The word "brick" is used to reference consumer electronics, describes an electronic device that due to severe a serious misconfiguration, corrupted firmware can no longer function, hence, it is as technologically useful as a brick.
Some devices become "bricked" because the contents of their nonvolatile memory are incorrect and can be "unbricked" using separate hardware (a debug board) that accesses this memory directly. This is similar to the procedure for loading firmware into a new device when the memory is still empty.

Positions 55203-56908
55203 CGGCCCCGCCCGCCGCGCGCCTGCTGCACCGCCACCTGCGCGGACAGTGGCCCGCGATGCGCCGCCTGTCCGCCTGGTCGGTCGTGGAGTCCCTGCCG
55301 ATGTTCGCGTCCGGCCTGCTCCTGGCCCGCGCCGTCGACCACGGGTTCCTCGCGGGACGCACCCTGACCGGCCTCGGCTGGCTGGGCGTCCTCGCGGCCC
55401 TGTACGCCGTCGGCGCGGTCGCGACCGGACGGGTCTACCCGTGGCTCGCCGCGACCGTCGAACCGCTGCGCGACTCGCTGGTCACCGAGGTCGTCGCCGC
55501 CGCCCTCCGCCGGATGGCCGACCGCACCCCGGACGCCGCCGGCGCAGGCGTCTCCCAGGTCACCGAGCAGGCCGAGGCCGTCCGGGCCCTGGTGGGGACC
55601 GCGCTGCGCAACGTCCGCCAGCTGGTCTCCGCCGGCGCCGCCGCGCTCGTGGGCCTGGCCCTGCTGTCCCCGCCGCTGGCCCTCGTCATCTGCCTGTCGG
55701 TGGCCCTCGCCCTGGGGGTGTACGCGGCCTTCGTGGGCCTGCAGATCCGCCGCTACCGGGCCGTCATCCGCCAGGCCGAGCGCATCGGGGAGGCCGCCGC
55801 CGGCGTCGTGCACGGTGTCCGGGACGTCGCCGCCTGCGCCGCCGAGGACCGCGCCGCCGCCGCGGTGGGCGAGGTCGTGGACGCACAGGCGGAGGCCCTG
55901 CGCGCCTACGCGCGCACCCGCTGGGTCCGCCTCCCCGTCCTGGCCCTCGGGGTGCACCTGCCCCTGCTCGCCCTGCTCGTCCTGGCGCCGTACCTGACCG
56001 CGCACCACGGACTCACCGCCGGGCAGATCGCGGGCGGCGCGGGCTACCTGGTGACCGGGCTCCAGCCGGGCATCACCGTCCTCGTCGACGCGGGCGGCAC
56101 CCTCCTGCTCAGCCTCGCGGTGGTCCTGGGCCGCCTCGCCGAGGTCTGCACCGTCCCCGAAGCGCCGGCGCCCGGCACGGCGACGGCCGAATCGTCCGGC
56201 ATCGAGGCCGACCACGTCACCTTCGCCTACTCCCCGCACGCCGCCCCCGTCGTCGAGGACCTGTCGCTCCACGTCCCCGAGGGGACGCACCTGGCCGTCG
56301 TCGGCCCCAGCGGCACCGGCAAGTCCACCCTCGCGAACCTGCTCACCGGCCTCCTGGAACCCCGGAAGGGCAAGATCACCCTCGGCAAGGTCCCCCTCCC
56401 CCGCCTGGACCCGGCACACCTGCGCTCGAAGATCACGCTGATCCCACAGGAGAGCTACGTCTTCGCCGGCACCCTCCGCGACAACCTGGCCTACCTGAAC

This kind of "bricking" and "unbricking" occasionally happens during firmware testing and development. In other cases, software and hardware procedures, often complex, have been developed that have a good chance of unbricking the device. There is no general method; each device is different. There are also user-created modifier programs to use on bricked or partially bricked devices to make them functional.